Skip to main content
Report this ad

See also:

'Smart guns' dumb idea for police, even dumber for the rest of us

Safety comes from learned behavior, not mandated gadgetry
Safety comes from learned behavior, not mandated gadgetry
Photo © Oleg Volk. All rights reserved. Used with permission.

With the recent entrance of so-called "smart guns" into the market (although that entrance was short-lived and rather disastrous), it is worthwhile to remember that back in the days when this technology was a fantasy, rather than the failure-ridden reality to which it has now advanced, one of the selling points was that police work could be made much safer, by greatly reducing (perhaps to zero?) the number of officers killed by suspects wrestling their guns away from them and killing them.

So way back in 2008, rabid forcible citizen disarmament advocate John Rosenthal, founder of "Stop Handgun Violence," argued in the Huffington Post that "smart guns" would save the 17% of officers killed in the line of duty by suspects using the officers' guns after wresting them away:

It could also help save the lives of the 17% of police officers killed in the line of duty by a criminal accessing the officer's gun.

Actually, he is still arguing that (again in the Huffington Post), although he is claiming a far more modest 4% figure:

As if those were not reasons enough, personalized gun technology could also prevent officers being shot in the line of duty by their own gun, which accounts for about 4% of officer homicides.

A problem that Rosenthal appears unwilling to address is that cops don't want the "safety" he is trying to bestow upon them. In fact, in New Jersey--the only jurisdiction so far to have passed a law mandating them--the "Only Ones" are specifically exempted from the "smart gun" mandate, presumably because the bill would not have passed in the face of police organizations' inevitable resistance to being forced to trust their lives to such gadgetry.

Actually, we have seen that officers resist even the far less intrusive, far more reliable magazine disconnect "safety feature," simply because it makes for a heavier trigger pull, and thus less accuracy.

Wednesday, a United Press International article went into some detail about the reasoning behind police resistance to the "smart gun" requirement. The article, which points out that officers are shot with their own guns sufficiently frequently that police body armor standards require that the vest can stop the duty rounds used by that department, still makes clear that the police are very skeptical:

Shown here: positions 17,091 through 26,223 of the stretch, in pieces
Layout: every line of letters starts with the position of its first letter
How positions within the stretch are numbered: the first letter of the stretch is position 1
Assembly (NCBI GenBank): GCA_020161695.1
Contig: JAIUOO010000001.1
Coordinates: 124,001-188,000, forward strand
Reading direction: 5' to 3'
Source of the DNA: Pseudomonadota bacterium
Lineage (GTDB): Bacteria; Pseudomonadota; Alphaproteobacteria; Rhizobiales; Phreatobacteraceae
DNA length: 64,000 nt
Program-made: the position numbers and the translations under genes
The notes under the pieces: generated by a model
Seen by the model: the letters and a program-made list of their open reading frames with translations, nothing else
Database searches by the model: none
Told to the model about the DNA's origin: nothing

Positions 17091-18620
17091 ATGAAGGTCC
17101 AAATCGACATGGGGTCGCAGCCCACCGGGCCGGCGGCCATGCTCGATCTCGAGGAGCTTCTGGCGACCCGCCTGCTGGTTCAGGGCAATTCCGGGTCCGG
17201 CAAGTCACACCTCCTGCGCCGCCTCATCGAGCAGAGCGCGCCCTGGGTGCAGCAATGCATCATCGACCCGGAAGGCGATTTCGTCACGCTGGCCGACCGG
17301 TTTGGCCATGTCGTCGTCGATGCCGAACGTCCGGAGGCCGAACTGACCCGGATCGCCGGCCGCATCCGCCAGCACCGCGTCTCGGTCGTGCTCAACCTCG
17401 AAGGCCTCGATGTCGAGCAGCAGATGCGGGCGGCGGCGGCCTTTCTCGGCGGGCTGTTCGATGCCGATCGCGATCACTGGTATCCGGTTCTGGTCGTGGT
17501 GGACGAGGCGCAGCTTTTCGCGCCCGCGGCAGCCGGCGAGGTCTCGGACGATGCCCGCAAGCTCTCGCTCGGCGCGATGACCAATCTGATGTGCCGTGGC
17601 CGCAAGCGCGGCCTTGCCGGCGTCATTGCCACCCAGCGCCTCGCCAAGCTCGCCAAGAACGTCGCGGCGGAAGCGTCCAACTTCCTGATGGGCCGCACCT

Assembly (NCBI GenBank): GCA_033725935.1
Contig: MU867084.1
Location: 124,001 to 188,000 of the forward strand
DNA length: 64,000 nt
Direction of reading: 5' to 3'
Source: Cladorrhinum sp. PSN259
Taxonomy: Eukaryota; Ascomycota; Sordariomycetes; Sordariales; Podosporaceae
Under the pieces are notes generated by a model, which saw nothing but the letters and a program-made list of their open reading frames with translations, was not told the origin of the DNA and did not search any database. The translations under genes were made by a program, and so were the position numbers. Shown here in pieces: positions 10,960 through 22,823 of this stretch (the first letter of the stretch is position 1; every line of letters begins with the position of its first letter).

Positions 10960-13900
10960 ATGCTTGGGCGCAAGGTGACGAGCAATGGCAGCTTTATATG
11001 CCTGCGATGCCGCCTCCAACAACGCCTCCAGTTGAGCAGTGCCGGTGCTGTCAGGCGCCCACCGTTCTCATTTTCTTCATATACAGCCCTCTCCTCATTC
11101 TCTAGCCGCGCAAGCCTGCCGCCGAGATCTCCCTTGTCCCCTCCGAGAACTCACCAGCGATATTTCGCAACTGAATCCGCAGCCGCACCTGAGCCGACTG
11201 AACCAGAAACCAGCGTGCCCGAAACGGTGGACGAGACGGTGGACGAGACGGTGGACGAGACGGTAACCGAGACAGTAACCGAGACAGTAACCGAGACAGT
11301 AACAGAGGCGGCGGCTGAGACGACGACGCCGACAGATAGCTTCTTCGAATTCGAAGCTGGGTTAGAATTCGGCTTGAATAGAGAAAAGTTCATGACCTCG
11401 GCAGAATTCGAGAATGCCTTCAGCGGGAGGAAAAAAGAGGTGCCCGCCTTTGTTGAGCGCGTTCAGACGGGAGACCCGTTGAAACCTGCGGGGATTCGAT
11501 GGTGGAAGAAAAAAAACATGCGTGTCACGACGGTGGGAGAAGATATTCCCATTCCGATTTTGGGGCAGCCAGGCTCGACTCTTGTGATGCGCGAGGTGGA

For police, [FOP Washington advocacy center executive director James] Pasco believes the biggest weakness with electronic guns is reliability. Sensors and fingerprint readers need to work even when covered in sweat, dirt, or blood -- and once the weapon is picked up and ready to be fired, it needs to work no matter the situation.

And then Pasco makes a truly startling statement (emphasis added):

“In a combat situation, a shooting situation, there’s real confusion and chaos. It’s not like TV,” Pasco said. “Often times they’re very close quarters. We want a police officer to be able to take any gun, his partner’s gun, a criminal’s gun, any gun, and use that gun to his advantage. If he is in a scuffle, and he gets a criminal’s weapon and it’s useless to him, we’ve got a safety problem.”

Yep--apparently the Fraternal Order of Police don't want to take the risk that the criminal's gun won't work, in case the officer gets it away from him and needs to use it.

If police are endangered by a requirement to carry "smart guns," and they are endangered by criminals carrying them, just who is it that should be required to use them?

The obvious answer is nobody.

See also:

Report this ad